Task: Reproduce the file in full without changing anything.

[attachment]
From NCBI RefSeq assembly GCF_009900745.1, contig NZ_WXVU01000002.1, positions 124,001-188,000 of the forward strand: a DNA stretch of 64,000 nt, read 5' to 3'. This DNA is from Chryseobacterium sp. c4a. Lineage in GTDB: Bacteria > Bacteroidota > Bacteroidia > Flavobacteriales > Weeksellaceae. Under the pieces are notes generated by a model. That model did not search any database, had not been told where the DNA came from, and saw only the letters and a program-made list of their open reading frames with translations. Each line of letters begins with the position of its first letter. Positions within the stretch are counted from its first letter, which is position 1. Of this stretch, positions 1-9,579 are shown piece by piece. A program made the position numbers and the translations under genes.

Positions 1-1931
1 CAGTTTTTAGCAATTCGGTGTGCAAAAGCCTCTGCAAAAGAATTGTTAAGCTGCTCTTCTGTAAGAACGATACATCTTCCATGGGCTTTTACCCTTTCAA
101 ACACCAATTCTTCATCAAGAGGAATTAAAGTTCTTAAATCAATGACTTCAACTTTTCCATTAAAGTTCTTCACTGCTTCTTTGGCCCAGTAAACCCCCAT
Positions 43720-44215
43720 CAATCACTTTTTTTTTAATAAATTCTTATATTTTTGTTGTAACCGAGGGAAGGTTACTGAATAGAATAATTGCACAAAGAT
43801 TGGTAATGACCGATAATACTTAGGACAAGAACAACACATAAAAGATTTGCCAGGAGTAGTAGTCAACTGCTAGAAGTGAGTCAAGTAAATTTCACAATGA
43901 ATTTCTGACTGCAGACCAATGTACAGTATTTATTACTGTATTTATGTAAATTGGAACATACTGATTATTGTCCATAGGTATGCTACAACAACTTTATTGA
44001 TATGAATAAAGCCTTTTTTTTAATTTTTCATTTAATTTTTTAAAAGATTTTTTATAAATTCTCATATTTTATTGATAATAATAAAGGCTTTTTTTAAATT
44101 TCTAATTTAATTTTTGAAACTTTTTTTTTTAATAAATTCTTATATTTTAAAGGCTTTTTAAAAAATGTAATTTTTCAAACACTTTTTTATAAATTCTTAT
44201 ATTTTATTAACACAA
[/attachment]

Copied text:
From NCBI RefSeq assembly GCF_009900745.1, contig NZ_WXVU01000002.1, positions 124,001-188,000 of the forward strand: a DNA stretch of 64,000 nt, read 5' to 3'. This DNA is from Chryseobacterium sp. c4a. Lineage in GTDB: Bacteria > Bacteroidota > Bacteroidia > Flavobacteriales > Weeksellaceae. Under the pieces are notes generated by a model. That model did not search any database, had not been told where the DNA came from, and saw only the letters and a program-made list of their open reading frames with translations. Each line of letters begins with the position of its first letter. Positions within the stretch are counted from its first letter, which is position 1. Of this stretch, positions 1-9,579 are shown piece by piece. A program made the position numbers and the translations under genes.

Positions 1-1931
1 CAGTTTTTAGCAATTCGGTGTGCAAAAGCCTCTGCAAAAGAATTGTTAAGCTGCTCTTCTGTAAGAACGATACATCTTCCATGGGCTTTTACCCTTTCAA
101 ACACCAATTCTTCATCAAGAGGAATTAAAGTTCTTAAATCAATGACTTCAACTTTTCCATTAAAGTTCTTCACTGCTTCTTTGGCCCAGTAAACCCCCAT
Positions 43720-44215
43720 CAATCACTTTTTTTTTAATAAATTCTTATATTTTTGTTGTAACCGAGGGAAGGTTACTGAATAGAATAATTGCACAAAGAT
43801 TGGTAATGACCGATAATACTTAGGACAAGAACAACACATAAAAGATTTGCCAGGAGTAGTAGTCAACTGCTAGAAGTGAGTCAAGTAAATTTCACAATGA
43901 ATTTCTGACTGCAGACCAATGTACAGTATTTATTACTGTATTTATGTAAATTGGAACATACTGATTATTGTCCATAGGTATGCTACAACAACTTTATTGA
44001 TATGAATAAAGCCTTTTTTTTAATTTTTCATTTAATTTTTTAAAAGATTTTTTATAAATTCTCATATTTTATTGATAATAATAAAGGCTTTTTTTAAATT
44101 TCTAATTTAATTTTTGAAACTTTTTTTTTTAATAAATTCTTATATTTTAAAGGCTTTTTAAAAAATGTAATTTTTCAAACACTTTTTTATAAATTCTTAT
44201 ATTTTATTAACACAA